jQuery: Test/check if checkbox is checked

Testing if certain checkbox is checked using jQuery is pretty simple task. But I, just like many other developers, keep forgetting the exact syntax. So I decided to carry on a little research on the subject and gather all related information including small caveats and write this article for the future reference.

This post covers 4 methods to check if checkbox is checked. All methods especially do the same thing: test if checkbox has checked property set. But depending on the version of jQuery you are using, the methods may vary. Lets consider we have the document setup below and see how to test checkbox checked using different versions of jQuery.

<input id="checkbox"  type="checkbox" name="one" value="1" checked="checked">
<input id="checkbox2" type="checkbox" name="two" value="2">
<input id="checkbox3" type="checkbox" name="thr" value="3">

Using jQuery version 1.6 or newer

As I mentioned above, we need to check the checked property of an element and correct way of doing it is to use .prop() method. So if other methods do not add any value to your code’s readability, please use the first method below.

// First method - Recommended
$('#checkbox').prop('checked')  // Boolean true

// Second method - Makes code more readable (e.g. in if statements)
$('#checkbox').is(':checked')  // Boolean true

// Third method - Selecting the checkbox & filtering by :checked selector
$('#checkbox:checked').length  // Integer >0
$('#checkbox:checked').size()  // .size() can be used instead of .length

// Fourth method - Getting DOM object reference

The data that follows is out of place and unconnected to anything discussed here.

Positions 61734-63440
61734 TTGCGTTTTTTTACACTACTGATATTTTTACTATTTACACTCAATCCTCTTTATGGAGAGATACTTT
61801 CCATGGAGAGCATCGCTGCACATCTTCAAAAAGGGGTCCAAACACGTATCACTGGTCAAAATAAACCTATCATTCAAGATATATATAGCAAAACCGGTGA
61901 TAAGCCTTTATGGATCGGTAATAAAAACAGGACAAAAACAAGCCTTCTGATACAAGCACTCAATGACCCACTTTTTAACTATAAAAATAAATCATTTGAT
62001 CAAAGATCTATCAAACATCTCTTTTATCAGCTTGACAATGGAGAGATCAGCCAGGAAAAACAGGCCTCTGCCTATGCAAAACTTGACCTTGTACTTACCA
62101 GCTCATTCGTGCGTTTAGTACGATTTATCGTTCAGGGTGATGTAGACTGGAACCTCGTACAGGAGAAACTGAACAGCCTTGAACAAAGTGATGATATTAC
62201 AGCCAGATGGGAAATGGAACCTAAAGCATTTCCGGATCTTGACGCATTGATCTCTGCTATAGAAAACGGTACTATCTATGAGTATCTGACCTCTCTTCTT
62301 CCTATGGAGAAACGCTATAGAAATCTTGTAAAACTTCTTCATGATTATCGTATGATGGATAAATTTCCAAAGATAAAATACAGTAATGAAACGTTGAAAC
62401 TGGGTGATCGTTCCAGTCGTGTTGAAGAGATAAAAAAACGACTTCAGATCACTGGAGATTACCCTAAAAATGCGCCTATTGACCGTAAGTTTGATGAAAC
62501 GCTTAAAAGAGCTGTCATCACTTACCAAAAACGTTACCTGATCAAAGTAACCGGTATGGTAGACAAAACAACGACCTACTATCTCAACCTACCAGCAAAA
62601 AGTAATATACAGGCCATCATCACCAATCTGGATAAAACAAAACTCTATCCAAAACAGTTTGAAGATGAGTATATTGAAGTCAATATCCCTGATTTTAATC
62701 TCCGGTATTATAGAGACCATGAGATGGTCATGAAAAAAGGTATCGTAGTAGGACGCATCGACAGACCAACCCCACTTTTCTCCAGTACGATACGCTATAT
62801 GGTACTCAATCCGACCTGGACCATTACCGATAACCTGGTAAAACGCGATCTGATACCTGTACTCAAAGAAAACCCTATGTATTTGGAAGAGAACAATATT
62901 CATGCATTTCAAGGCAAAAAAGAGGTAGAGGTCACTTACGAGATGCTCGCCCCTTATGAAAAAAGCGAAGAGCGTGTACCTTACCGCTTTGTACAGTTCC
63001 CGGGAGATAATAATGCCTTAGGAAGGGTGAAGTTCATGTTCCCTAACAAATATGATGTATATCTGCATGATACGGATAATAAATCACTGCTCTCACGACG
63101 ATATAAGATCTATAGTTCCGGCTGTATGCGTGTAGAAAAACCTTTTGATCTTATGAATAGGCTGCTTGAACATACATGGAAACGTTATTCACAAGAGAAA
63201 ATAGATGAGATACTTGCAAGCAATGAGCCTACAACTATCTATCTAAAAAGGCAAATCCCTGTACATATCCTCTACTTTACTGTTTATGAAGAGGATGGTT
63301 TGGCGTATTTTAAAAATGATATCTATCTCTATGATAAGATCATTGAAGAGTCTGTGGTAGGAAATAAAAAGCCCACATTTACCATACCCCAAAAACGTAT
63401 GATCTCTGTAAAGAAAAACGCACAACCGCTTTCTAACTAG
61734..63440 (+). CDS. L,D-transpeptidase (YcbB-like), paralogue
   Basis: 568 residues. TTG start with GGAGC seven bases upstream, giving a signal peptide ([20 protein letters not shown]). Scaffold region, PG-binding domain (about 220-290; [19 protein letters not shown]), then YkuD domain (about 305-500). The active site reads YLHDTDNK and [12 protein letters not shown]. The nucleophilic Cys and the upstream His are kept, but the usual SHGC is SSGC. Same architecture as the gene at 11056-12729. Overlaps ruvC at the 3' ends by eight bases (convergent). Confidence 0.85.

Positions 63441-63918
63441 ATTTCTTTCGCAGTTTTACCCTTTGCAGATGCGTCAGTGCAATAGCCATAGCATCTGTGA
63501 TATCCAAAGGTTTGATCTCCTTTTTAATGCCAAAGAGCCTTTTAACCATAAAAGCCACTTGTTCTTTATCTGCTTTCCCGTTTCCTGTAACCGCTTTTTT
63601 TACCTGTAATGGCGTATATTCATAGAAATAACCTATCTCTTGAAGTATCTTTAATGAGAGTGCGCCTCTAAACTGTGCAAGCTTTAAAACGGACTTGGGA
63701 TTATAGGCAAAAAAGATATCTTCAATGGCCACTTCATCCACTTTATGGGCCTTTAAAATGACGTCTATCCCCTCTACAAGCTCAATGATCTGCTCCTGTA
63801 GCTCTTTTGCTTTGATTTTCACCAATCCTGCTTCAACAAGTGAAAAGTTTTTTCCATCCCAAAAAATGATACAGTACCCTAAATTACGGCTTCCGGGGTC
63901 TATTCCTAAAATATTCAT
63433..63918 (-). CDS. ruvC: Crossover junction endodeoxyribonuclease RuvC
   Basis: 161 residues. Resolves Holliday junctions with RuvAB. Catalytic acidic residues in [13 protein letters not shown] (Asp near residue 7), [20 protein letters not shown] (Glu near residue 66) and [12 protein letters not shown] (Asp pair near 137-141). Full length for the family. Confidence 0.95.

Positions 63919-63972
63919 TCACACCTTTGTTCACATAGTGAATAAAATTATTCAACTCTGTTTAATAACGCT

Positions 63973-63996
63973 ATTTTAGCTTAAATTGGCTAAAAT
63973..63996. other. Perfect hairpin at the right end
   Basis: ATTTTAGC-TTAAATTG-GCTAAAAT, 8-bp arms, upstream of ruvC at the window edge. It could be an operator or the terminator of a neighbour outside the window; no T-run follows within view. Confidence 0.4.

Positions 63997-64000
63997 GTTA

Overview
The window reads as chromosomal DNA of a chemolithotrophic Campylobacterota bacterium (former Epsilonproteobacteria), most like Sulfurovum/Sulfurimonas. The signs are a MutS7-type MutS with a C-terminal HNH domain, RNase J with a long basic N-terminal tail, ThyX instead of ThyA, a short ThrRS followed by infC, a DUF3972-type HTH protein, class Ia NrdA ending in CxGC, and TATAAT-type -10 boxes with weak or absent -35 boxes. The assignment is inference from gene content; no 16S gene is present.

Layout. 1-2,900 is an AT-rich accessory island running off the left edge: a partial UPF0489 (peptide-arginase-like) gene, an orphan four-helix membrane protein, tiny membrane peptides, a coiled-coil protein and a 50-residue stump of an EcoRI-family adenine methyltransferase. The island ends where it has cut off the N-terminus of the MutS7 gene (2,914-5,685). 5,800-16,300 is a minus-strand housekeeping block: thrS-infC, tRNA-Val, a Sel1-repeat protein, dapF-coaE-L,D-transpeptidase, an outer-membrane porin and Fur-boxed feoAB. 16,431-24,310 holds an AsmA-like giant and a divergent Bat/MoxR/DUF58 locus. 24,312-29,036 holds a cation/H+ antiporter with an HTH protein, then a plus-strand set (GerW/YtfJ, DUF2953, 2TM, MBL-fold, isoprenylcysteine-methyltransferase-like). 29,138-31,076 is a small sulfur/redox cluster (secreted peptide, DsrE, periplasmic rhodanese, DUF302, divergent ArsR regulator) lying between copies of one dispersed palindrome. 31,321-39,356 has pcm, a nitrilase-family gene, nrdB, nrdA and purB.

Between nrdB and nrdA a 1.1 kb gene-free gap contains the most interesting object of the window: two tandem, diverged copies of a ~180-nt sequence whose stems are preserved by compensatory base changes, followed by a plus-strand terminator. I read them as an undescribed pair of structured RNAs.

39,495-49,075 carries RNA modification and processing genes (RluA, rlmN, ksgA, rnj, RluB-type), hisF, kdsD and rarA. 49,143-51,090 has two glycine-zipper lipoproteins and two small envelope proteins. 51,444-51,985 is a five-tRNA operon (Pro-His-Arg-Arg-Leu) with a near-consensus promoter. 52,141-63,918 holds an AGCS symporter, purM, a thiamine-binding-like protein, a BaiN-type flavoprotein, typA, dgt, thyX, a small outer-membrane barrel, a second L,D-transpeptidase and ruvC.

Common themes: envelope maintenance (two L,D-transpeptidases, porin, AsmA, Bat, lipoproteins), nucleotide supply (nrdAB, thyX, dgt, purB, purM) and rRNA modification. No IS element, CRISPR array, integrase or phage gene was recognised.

$('#checkbox').get(0).checked  // Boolean true
$('#checkbox')[0].checked      // Boolean true (same as above)

Earlier version of jQuery (up to v1.5)

jQuery version 1.6 introduced .prop() method to get HTML/DOM element’s property instead of an attribute. Prior to version 1.6 we had to use .attr() method instead. Read more about the difference between .prop() and .attr().

// First method - Recommended
$('#checkbox').attr('checked')  // Boolean true

// Second, Third & Fourth methods – The same as for version 1.6. See above.

Caveats & problems

What if your jQuery selector has a set of more than one checkbox? This is how the methods above will behave?

Case 1:
<input class="check" type="checkbox" name="one" checked="checked">
<input class="check" type="checkbox" name="two">

Case 2:
<input class="check" type="checkbox" name="two">
<input class="check" type="checkbox" name="one" checked="checked">
// Case 1:
$('#checkbox').prop('checked') // true
$('#checkbox').is(':checked')  // true
$('#checkbox:checked').length  // 1
$('#checkbox')[0].checked      // true

// Case 2:
$('#checkbox').prop('checked') // false
$('#checkbox').is(':checked')  // true
$('#checkbox:checked').length  // 1
$('#checkbox')[0].checked      // false

jQuery attribute selector $('elem[name]') does not return updated property value. So use other methods instead.

$('#checkbox[checked]').length;        // Integer 1
$('#checkbox').prop('checked', false); // Uncheck the checkbox
$('#checkbox[checked]').length;        // Still returns 1, not 0

Select all checked checkboxes on the page or within a container.

$("input[type=checkbox][checked]"); // All checkboxes in the document that are checked

This is all I could find on the subject. Please bookmark or share the article so that it is easier to find it later.